If you’ve ever seen Top Gun (please tell me you’ve seen Top Gun), you know San Diego has a significant military presence; Mike Davis will tell you it’s the most “militarized” city in America. However, most members of the armed services there are not Maverickesque high flyers but rather nose-to-the-grindstone service personnel with families. As it stands, San Diego has one of the largest concentrations of military personnel and military families in the nation and as result, a great deal of military housing. A former adviser noted off-handedly that when the military tried to build Navy family housing in her San Diego community, her neighbors and fellow community members reacted with a great deal of resistance, some of it quite surprising. With that, my dissertation topic was born: a policy-based social history of military housing and families in Sunbelt communities like San Diego and Hampton Roads, VA.
As part of my research, I made sure to use every opportunity to explore the city’s schools and housing, both central aspects of my dissertation. I worked with UCSD’s interdisciplinary collaborative the Center for Community Well-Being (CCW), where I conducted housing research and learned the basics of GIS mapping techniques, which I used to produce studies for area non-profits, mostly in low-income Southeastern San Diego (SESD), focusing on crime, healthcare, housing, and a safe schools initiative. Through CCW, I was able to spend time exploring SESD’s high schools, furthering my experience with urban education. Though I was a member of the school’s History department, my advisers helped me secure teaching assistantships with UCSD’s Urban, Studies and Planning program.
At the same time, I started this blog with Alex Sayf Cummings as a means to expand my research interests and improve my writing. The blog proved invaluable not only in terms of making my writing sharper and more engaging but also leading to more networking—we covered the goings-on at conferences and got to know the scholars whose books we reviewed on the site. I turned blog posts into lectures for classes or used them as reference points when I got stumped on research questions.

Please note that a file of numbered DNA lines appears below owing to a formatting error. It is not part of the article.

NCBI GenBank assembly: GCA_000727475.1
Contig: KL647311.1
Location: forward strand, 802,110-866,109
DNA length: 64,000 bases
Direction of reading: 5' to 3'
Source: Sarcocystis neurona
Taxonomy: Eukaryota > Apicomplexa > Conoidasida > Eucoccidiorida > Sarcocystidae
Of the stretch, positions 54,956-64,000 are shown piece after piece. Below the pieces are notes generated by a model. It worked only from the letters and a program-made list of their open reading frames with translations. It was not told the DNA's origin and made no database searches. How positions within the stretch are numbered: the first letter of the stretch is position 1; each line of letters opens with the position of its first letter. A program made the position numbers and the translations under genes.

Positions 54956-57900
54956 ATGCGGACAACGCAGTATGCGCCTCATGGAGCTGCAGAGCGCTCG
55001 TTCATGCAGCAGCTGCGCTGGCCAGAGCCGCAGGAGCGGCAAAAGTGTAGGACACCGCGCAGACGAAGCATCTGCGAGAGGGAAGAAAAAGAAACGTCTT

Eventually, I worked as a lecturer at UCSD, where I taught the opening USP course on urban communities for two years. Through luck, I found a position online for the University of Colorado Denver, where I have conducted classes on international relations and the World Wars spanning the periods 1900-1963 for several years. Later, a grad school friend who had decided not to pursue a PhD and decamped for work at KCET in Los Angeles, contacted me about writing a column for the website. After speaking with the editor, I accepted; it didn’t pay much but again it enabled me to further my research interests in a variety of directions and helped me make broader connections. In general, I took every opportunity to expand my knowledge of and experience with policy issues and more empirical ways to research them.